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Patient Communication (unpublished)

If you’ve landed on this page, you might be looking for some tools to help you and your team communicate with patients, especially for those daily conversations like “can I reschedule?” or reminding patients to complete their Intake Form for the umpteenth time. We’re hearing from our community that it’s a challenge to keep on top of these types of conversations, especially as technology evolves and more people prefer alternatives to phone calls and emails. While we’re working hard to bring you communication tools like secure, private messaging, we know you might need a solution ASAP, and there are so many options out there for you all to consider. So we created this Guide as a round-up of sorts. These are frequently mentioned solutions for patient communication that we hear from our community. We hope it helps on your journey to providing better patient communication!

These are some possible callouts to put at the start of the guide. We want to get across that we’re not “recommending” anything, but just rounding up info to help folks. We also want to remind people of HIPAA/ Privacy laws to ensure texting is an appropriate solution for them

Jane doesn’t receive any sort of kickback or compensation for you choosing to use the services mentioned here. These suggestions are based on community feedback and our own research. Pricing and features may have changed since writing the Guide.

We suggest brushing up on the Privacy Laws that govern patient data, how it’s stored and what forms of communication are appropriate to discuss treatment and care in your area. Typically, SMS is not considered a secure method of communication for discussing patient health concerns or disclosing any personal health information. We suggest using SMS as a tool for administrative-type conversations that don’t disclose personal health information, to keep your patients’ information safe.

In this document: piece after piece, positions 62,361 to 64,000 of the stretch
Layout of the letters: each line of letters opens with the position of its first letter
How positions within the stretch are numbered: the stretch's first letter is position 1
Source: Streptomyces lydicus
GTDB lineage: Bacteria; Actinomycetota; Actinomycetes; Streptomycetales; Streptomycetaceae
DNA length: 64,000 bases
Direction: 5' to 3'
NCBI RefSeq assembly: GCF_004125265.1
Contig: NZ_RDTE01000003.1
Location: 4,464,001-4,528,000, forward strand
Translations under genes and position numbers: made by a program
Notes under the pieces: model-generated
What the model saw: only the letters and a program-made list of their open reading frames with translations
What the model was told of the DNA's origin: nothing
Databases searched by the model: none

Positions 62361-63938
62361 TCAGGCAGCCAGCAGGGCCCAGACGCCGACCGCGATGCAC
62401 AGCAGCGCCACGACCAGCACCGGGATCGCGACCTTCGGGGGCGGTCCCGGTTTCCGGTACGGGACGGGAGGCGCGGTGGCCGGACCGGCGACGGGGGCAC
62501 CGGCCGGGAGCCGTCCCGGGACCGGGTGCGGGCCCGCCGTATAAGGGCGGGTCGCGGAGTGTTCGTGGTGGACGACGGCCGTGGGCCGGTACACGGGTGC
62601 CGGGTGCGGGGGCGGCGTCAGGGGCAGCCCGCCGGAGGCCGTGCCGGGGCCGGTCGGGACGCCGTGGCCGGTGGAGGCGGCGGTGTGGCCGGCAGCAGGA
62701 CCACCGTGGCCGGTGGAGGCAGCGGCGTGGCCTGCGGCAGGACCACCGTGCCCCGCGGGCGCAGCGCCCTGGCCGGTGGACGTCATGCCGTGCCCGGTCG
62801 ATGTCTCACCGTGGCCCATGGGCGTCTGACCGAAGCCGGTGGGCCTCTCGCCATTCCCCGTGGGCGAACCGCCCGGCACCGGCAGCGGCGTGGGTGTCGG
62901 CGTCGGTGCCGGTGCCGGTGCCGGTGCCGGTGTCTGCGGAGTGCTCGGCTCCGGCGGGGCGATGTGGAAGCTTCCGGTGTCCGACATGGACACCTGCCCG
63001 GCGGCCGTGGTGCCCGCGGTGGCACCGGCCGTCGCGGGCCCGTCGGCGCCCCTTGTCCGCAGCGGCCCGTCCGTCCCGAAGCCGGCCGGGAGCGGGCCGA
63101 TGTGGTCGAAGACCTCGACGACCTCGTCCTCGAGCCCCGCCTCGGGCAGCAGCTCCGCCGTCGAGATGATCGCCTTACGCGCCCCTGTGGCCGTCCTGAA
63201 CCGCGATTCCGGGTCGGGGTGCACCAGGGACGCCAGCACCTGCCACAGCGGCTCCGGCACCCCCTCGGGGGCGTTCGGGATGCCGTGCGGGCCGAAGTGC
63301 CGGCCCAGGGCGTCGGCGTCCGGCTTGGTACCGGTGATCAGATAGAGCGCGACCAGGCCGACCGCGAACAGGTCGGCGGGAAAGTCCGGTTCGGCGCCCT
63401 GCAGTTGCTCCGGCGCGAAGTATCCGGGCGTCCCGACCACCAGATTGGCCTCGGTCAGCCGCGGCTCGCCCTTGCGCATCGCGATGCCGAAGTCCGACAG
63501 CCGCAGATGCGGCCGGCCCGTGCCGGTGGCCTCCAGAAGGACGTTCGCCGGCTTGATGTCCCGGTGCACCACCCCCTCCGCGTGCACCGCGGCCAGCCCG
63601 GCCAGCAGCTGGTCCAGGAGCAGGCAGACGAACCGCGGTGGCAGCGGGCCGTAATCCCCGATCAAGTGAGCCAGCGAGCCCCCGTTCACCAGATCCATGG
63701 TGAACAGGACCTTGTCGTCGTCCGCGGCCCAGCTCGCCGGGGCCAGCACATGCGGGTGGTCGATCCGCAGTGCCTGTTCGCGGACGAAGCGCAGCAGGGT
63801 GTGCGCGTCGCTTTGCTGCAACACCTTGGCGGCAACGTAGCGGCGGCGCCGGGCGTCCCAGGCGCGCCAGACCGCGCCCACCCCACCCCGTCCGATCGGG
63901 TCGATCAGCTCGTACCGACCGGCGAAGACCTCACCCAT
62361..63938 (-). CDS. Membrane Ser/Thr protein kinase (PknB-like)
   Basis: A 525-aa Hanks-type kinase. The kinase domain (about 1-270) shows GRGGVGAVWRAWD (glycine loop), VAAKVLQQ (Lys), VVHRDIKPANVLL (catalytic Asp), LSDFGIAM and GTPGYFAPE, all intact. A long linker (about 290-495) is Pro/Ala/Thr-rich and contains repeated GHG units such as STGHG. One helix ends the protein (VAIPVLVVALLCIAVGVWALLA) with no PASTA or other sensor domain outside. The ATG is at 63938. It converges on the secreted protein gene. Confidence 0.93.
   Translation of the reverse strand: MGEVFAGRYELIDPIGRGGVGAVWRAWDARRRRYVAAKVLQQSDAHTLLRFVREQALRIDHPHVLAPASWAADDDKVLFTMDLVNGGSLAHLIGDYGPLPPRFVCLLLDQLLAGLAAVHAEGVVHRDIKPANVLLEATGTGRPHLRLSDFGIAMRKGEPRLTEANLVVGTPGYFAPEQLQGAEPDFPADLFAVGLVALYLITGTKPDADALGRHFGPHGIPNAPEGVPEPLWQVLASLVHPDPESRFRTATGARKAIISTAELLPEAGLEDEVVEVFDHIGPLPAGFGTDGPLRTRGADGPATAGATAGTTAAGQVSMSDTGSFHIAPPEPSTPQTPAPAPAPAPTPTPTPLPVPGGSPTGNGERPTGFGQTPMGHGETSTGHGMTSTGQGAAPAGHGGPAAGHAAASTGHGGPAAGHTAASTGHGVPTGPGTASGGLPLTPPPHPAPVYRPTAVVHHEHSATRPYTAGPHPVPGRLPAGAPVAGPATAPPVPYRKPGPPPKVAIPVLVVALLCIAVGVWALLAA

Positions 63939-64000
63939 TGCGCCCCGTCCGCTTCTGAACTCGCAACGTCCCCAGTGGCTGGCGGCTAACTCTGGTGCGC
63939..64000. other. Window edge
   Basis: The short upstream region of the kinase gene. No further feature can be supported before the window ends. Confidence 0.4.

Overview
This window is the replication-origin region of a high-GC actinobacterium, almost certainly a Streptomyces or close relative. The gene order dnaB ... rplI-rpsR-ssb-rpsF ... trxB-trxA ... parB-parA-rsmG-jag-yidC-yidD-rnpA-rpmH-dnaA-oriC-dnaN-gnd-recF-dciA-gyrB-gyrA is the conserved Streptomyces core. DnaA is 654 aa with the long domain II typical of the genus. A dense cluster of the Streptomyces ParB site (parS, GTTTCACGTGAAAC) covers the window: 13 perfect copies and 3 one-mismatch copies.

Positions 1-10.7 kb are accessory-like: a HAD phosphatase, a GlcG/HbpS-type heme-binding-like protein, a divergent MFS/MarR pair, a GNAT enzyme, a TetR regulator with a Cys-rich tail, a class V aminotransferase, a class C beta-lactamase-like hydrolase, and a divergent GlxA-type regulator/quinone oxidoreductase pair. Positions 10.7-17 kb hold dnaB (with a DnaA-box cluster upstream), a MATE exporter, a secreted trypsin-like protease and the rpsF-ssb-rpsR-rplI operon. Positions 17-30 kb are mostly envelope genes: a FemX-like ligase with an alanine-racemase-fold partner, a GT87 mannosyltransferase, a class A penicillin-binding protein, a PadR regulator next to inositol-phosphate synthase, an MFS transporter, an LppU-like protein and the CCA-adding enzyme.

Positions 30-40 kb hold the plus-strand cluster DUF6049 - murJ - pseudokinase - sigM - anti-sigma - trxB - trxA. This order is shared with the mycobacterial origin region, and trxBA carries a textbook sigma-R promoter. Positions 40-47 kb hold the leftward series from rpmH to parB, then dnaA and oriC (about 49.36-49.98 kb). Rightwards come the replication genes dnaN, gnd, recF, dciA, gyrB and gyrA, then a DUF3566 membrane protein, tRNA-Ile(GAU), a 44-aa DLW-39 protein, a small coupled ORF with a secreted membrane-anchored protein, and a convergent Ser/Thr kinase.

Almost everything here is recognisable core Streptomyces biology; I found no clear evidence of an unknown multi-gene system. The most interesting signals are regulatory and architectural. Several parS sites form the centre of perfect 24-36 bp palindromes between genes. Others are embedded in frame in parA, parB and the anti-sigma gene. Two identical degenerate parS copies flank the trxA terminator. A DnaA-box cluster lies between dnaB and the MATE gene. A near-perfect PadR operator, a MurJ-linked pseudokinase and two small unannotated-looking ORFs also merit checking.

Solutions for Solo practices

If you’re a solo practitioner then you’re probably a one-stop-shop for all things to your patient. You handle the scheduling and front desk tasks, follow up on billing and bookkeeping, and of course, treat your patients. For those wearing multiple hats we’ve compiled a list of some simple tools that we hope will help you communicate better with your patients.

Jane’s Messaging feature

I think when this is live it could be a good solution for the solo practitioner. Since no one else needs to be privvy to this conversation, secure messaging could be a good admin communication tool.

Pros: Everything is through Jane, it’s HIPAA compliant, patients can communicate with you right alongside the documents you’ve shared.

Cons: Patients need to sign-in to Jane to view / respond.

Using Dual Sim Cards

If you have a smartphone that supports dual sim cards, this option allows you to have two phone numbers working on the same device. For example, you can call or text patients from your business phone number while keeping your personal number private. It’s perfect if you’re providing mobile services on the go or if you don’t have a dedicated landline for your business.

For those using Apple’s iPhone, here’s a great document explaining how to set it up and which models it’s available on: https://support.apple.com/en-in/HT209044

For those on Samsung devices, head on over here for which models offer this: https://www.samsung.com/au/smartphones/dual-sim-hybrid/

Pros: One device to rule them all, text and call patients from one number, no need for a dedicated landline.

Cons: Your personal device is also your work device with patients listed as contacts.

Having an ‘office’ cell phone

If your cell phone doesn’t support dual sim cards, or you don’t wish to store patients as contacts in your personal device, a popular option we’ve seen used is it have a ‘clinic phone’ that’s just for calling or texting patients. Yep, this looks like having a completely separate cell phone, with its own number, just for the clinic. This way you can keep more boundaries between yourself and your patients, while still being able to text / call patients from the one phone number.

Pros: Dedicated device for work, call and text patients from one number, portable, no need for a dedicated landline.

Cons: Need to purchase a separate device for work.



Available in the USA and Canada.